A long-delayed plan to build a giant reservoir in northern California to help weather the notorious western US droughts received a huge financial boost on Thursday when the federal government signaled plans to lending the project nearly $2.2 billion, about half the design cost. , plan it and build it.
The proposal would flood what remains of the town of Sites, a small community with only a handful of residents nestled in a valley in the Coast Range Mountains in rural Colusa County. The idea has been around since the 1950s, but there has never been enough money or political will to take it forward.
But now, a mega-drought caused by climate change that researchers say is the worst in 1,200 years, has renewed interest in the project, and efforts to move the project forward are moving fast. He is also in line to secure about $875 million from a voter-approved bond, plus another $450 million loan from the US Department of Agriculture.
And the massive loan announced Thursday by the Environmental Protection Agency essentially pre-approved the project and brought it closer to full funding for the project for the first time. Final approval of the $2.2 billion will take up to two years for the federal government and project officials to negotiate terms and sign documents.
“We’ve definitely turned the corner and we’ve got a good tailwind at our back,” said Jerry Brown, executive director of the venues project authority which oversees and promotes the project. He is not related to the former California governor of the same name.
The project still has to go through some regulatory processes before construction, including an environmental review in which the project faces fierce resistance. Unlike most reservoirs, the Sites project will not be connected to a river or stream so water will naturally flow into the lake. Instead, operators will have to pump water from the nearby Sacramento River.
Environmental groups, including the Natural Resources Defense Council, said the project would take too much water from the river, which would harm endangered salmon. Additionally, they say water from the Sites project will be more expensive for customers due to high pumping costs.
“It’s disappointing that the EPA appears to be prioritizing taxpayer subsidies for this environmentally destructive dam over projects to ensure safe drinking water and wastewater services,” said Doug Obegi, senior counsel for the Natural Resources Defense Council.
It takes a lot of water to run California, which has nearly 40 million people. The state has a robust agricultural industry that provides most of the country’s fruits, nuts, and vegetables and a diverse – but fragile – ecosystem that is home to endangered salmon species.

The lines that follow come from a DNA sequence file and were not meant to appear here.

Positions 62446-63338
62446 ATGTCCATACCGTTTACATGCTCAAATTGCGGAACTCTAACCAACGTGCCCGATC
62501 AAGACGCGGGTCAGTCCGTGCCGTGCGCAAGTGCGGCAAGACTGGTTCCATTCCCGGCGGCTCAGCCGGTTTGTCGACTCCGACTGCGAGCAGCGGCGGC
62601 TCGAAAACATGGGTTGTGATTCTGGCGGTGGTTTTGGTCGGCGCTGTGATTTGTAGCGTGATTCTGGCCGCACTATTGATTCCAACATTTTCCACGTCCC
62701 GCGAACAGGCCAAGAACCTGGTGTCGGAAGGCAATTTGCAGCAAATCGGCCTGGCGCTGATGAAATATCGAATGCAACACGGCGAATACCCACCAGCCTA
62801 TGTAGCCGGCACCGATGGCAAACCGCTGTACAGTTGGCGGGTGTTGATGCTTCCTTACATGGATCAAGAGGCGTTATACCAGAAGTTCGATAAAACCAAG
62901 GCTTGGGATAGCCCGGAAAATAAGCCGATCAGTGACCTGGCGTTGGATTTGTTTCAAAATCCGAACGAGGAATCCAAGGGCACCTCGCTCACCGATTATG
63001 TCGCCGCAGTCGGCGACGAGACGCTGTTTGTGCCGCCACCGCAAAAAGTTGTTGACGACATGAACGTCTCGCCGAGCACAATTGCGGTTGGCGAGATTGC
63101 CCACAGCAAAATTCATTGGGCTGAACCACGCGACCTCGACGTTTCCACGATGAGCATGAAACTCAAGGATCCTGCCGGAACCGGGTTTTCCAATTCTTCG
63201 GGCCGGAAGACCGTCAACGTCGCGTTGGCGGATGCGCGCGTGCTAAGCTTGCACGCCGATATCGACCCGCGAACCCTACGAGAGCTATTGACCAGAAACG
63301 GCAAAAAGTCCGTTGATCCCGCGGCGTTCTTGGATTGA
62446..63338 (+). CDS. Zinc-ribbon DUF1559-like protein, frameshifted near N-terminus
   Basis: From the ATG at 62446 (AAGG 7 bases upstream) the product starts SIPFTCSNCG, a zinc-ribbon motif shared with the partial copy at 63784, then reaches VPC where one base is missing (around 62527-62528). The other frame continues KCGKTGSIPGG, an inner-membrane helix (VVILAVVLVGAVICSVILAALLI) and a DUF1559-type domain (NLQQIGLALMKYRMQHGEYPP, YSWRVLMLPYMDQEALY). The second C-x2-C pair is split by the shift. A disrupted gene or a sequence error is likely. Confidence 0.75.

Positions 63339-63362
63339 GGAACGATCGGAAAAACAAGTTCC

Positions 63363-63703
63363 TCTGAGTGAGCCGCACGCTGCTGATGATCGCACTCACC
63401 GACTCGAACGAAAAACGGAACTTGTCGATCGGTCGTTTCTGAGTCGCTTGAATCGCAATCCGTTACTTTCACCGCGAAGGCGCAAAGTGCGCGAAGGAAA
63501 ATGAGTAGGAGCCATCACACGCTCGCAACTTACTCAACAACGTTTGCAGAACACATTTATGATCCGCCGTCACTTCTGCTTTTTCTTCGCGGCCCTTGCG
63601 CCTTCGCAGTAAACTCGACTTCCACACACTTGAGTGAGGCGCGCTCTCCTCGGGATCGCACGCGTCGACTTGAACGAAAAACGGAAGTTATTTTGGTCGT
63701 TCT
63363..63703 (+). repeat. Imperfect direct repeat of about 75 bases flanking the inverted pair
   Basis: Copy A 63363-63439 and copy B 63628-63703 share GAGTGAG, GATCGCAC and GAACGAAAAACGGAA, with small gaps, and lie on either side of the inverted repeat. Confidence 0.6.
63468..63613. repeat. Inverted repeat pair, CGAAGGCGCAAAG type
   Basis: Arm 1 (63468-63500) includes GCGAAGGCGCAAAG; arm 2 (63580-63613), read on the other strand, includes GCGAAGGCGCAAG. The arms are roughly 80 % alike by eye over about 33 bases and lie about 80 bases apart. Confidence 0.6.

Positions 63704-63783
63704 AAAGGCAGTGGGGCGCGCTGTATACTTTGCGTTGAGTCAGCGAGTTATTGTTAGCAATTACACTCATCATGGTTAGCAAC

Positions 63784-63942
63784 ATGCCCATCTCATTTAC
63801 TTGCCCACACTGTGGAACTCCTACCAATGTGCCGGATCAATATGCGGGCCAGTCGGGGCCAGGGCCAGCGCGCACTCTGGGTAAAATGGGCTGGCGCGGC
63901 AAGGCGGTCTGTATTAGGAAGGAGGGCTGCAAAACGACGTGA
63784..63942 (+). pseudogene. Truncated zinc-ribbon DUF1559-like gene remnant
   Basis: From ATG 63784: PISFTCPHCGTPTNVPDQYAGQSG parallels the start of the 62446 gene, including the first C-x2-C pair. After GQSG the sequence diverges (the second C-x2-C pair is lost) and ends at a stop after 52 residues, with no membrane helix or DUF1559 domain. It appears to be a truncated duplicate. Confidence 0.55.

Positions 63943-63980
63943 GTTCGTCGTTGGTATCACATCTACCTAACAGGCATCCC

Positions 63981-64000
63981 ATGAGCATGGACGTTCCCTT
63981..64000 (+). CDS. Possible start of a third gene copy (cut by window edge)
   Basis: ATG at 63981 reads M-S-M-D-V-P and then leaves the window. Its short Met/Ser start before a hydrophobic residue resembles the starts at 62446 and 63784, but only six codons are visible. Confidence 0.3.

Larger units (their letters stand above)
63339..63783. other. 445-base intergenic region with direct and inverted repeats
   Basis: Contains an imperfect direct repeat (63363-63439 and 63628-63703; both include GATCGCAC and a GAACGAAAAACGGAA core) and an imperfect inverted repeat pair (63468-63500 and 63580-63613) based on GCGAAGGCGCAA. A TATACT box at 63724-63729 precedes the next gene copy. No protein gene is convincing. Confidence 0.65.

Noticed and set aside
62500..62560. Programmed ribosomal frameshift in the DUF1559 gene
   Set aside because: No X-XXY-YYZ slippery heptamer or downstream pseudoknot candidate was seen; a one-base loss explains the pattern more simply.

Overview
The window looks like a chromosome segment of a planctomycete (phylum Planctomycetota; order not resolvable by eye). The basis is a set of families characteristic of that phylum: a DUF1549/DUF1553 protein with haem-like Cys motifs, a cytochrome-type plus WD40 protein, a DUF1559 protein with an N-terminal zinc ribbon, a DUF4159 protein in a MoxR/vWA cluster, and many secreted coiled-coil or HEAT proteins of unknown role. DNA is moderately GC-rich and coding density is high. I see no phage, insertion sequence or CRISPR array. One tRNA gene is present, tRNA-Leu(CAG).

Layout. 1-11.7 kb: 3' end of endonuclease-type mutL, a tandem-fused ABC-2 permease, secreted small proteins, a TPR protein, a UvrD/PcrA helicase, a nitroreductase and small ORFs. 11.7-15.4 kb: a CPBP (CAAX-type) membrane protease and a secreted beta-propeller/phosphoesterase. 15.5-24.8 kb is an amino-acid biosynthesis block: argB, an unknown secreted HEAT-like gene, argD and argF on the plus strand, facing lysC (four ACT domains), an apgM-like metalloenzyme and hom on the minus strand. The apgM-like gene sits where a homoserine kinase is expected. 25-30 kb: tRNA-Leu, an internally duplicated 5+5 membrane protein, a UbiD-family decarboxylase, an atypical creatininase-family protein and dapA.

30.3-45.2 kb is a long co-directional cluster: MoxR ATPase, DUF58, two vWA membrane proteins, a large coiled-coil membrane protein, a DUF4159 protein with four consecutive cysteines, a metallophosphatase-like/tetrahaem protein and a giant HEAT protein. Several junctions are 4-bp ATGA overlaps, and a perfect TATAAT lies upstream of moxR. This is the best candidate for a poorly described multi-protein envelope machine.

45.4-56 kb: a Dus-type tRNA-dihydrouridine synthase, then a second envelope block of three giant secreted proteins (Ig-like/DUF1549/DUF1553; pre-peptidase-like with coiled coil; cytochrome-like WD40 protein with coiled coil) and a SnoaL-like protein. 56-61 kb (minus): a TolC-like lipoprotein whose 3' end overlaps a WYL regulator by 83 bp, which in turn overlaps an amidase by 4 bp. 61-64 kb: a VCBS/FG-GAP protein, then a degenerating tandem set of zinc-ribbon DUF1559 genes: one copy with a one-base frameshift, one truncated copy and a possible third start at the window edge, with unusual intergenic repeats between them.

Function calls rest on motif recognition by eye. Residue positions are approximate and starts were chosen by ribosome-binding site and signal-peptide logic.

It almost never rains in the state, with almost all precipitation occurring during the winter and early spring months. California has an extensive reservoir system that captures and stores rainwater and snowmelt in the Sierra Nevada mountains. The reservoirs then release water throughout the year for drinking, agricultural and environmental purposes while providing recreation for local residents and tourists.
But the drought has emptied those reservoirs to alarming levels, forcing state and federal authorities to release far less water. This has been bad for the environment and has forced farmers to fallow thousands of acres of crops.
When it rains in California, it rains a lot. So-called “atmospheric rivers” that suck moisture from the Pacific Ocean can dump huge amounts of rain on the state in short periods. According to project officials, the sites reservoir would capture this additional water when it becomes available.
The reservoir would hold enough water to supply around 3 million homes for a year, although much of the water would be for agricultural purposes. It is said to be almost twice as large as the most recent reservoir built in California, but still much smaller than some of the state’s best-known lakes like Shasta and Oroville.
Project officials say much of the water from the reservoir would be released for environmental purposes, including increasing flows in the state’s major rivers and streams.
But Obegi of the Natural Resources Defense Council says the water would likely be too warm to benefit fish. Additionally, he said the project would take water from the Sacramento River during both wet and dry seasons.
“It’s the classic example of a project where political science supports the project but biological science doesn’t,” Obegi said.
Brown, executive director of Sites Reservoir, said the project would be a “smarter tool” to “ensure better management of our water”.
He acknowledged that the reservoir would take the water out of the river, but said the reservoir would put it back. Additionally, he said the EPA loan could reduce the cost of water by about 10% for customers.
“It’s just a different way of thinking about it,” he said. “There’s a lot of fear and mistrust and we have to operate in a way that, you know, secures trust and responds to fears.”